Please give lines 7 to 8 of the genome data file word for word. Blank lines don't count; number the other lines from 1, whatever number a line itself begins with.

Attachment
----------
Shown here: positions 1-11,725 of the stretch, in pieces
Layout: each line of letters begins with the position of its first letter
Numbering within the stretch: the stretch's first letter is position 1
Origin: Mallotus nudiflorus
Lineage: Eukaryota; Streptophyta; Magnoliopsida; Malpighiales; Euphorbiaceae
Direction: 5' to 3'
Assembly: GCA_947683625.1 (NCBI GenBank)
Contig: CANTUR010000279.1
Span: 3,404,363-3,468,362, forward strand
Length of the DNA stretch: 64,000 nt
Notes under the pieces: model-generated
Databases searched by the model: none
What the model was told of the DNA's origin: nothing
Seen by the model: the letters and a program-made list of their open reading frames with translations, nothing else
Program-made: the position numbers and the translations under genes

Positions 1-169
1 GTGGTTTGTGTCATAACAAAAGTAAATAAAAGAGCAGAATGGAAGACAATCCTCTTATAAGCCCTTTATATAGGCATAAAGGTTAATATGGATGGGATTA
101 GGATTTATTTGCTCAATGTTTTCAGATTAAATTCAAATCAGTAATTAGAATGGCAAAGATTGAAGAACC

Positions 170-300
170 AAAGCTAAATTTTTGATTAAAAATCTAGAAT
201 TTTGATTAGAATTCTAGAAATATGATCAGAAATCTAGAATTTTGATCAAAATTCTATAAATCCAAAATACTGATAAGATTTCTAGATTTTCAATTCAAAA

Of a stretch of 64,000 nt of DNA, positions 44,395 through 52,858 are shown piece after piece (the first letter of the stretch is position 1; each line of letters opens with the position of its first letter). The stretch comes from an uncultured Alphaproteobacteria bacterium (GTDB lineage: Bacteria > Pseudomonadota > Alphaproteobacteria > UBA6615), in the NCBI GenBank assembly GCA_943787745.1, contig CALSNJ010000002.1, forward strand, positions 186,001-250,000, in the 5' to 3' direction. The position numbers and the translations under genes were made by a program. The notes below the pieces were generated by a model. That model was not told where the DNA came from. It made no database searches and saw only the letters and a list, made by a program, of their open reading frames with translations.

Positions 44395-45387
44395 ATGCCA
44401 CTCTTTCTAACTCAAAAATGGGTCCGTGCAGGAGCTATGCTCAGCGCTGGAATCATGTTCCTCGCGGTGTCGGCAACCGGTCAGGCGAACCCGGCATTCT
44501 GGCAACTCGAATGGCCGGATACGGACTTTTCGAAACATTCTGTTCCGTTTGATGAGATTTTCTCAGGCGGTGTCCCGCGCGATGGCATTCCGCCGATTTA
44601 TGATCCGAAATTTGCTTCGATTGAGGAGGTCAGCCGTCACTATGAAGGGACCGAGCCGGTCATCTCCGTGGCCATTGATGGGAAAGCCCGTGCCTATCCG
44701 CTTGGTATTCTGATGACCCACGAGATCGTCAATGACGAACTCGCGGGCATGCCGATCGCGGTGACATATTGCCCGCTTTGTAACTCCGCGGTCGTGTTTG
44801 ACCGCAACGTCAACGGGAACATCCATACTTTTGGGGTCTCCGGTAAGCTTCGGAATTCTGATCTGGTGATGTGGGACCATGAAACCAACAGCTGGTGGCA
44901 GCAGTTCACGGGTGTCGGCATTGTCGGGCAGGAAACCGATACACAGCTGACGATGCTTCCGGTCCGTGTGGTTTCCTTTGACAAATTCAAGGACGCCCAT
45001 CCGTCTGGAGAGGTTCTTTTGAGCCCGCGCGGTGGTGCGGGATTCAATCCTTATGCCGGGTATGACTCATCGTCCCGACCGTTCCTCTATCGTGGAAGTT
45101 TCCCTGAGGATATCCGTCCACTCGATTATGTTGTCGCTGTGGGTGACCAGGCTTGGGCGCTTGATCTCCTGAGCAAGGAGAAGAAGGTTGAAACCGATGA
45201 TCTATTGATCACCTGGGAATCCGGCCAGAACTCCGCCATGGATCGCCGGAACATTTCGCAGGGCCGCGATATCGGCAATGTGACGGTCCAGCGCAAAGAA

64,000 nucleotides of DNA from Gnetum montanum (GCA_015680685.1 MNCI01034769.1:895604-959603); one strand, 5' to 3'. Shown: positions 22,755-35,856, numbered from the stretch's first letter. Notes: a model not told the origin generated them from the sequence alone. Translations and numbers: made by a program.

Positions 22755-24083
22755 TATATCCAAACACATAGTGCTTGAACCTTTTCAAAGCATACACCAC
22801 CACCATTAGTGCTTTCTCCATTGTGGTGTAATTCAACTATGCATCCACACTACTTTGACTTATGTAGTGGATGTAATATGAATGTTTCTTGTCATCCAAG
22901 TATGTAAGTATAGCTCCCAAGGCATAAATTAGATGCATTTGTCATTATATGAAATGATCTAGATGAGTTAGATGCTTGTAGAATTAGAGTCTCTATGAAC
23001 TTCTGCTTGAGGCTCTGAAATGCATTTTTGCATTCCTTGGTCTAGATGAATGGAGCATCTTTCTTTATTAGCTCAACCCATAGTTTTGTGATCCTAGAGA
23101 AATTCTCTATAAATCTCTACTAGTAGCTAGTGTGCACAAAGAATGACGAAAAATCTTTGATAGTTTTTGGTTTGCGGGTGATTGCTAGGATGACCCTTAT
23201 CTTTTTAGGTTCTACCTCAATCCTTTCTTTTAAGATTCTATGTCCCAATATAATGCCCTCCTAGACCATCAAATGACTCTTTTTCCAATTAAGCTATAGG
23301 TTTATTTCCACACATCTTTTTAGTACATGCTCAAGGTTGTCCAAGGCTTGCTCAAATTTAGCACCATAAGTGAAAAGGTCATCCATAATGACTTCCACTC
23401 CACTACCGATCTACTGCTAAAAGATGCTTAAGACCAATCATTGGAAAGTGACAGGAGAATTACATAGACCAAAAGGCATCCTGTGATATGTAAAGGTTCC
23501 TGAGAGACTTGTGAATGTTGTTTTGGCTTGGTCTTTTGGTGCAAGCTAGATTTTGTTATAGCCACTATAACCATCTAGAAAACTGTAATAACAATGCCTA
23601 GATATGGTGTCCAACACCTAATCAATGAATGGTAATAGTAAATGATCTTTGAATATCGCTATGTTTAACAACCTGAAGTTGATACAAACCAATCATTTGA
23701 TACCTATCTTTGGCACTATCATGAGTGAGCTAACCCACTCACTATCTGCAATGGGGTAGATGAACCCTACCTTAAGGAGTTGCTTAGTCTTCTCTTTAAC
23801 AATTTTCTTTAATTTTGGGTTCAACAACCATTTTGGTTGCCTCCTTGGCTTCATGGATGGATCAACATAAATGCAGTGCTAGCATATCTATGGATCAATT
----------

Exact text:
Assembly: GCA_947683625.1 (NCBI GenBank)
Contig: CANTUR010000279.1